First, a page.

U Nevada gambles with student rights
Updated: Sep 23
UPDATE (September 23, 2020): In response to SLF's August 21 letter, UNR stated that the fears of concerned students were "unfounded." SLF disagrees, and expressed this in a follow up letter today. "[S]tudents face attacks on their First Amendment rights at all times and in all ways . . . It is certainly feasible that students could abuse the Reporting Form by submitting false reports against their peers, and that student groups will be deterred from engaging in speech activities that risk discipline for COVID violations." SLF continues to monitor the University's COVID policies to ensure the University does not violate students' constitutional rights.
RENO, NV (August 21, 2020): Today Southeastern Legal Foundation sent a letter to yet another university warning it about its unconstitutional COVID-19 reporting scheme. On the homepage of the University of Nevada Reno (UNR) website, students are encouraged to submit COVID-19 reports. And not just personal reports—students can report any other student they believe may have COVID symptoms. They can also report any student they think may have been in contact with a potentially symptomatic student. That means the amount of students who can be reported for actual or even imagined COVID symptoms is endless.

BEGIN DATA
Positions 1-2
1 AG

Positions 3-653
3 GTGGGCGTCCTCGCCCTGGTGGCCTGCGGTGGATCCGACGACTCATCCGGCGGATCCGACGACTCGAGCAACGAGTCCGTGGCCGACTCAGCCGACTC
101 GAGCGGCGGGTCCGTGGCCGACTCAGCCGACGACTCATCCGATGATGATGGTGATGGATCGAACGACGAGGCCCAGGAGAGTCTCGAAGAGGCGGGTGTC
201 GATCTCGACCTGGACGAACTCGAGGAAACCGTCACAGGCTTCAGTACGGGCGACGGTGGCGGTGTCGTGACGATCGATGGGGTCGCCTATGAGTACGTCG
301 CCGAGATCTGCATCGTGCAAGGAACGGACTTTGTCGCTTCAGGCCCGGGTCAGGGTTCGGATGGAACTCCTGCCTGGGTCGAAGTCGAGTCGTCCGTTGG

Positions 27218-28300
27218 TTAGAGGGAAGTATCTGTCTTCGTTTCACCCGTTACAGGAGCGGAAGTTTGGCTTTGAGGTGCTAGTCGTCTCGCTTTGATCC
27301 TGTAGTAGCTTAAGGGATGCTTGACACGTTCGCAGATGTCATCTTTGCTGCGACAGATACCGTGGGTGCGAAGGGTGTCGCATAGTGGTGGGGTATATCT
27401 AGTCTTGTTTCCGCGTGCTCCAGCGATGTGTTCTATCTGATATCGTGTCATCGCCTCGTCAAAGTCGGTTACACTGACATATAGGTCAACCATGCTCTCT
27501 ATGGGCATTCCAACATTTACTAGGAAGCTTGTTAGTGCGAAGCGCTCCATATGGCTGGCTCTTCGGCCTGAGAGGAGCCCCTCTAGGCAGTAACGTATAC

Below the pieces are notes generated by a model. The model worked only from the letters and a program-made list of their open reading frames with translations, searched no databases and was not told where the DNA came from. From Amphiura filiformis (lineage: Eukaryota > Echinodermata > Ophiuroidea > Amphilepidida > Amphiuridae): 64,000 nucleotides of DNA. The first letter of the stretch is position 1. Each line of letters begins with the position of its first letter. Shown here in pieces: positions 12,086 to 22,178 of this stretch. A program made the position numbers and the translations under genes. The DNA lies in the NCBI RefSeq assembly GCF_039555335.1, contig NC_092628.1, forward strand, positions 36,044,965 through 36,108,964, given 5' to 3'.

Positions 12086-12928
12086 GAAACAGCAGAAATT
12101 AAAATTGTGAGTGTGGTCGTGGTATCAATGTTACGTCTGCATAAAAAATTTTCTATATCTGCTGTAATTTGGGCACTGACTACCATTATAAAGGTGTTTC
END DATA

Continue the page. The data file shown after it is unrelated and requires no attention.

Through its 1A Project, SLF advises universities that these forms can be used to violate free speech activities and student privacy. After hearing about the 1A Project’s efforts to stop universities from using these reporting forms to trample on their students' constitutional rights, concerned student leaders at UNR reached out to SLF attorneys. The students, members of Young Americans for Liberty, feared that this form could be used by other students to shut down their events. It is imperative that the university clarify how it will use information students provide about their peers.
“Through the 1A Project, our goal is to give students the tools they need to stand up for their First Amendment rights,” says SLF General Counsel Kimberly Hermann. “At UNR, students saw a problem and were willing to take a stand for the Constitution. That is an example of true leadership in the face of today’s culture.”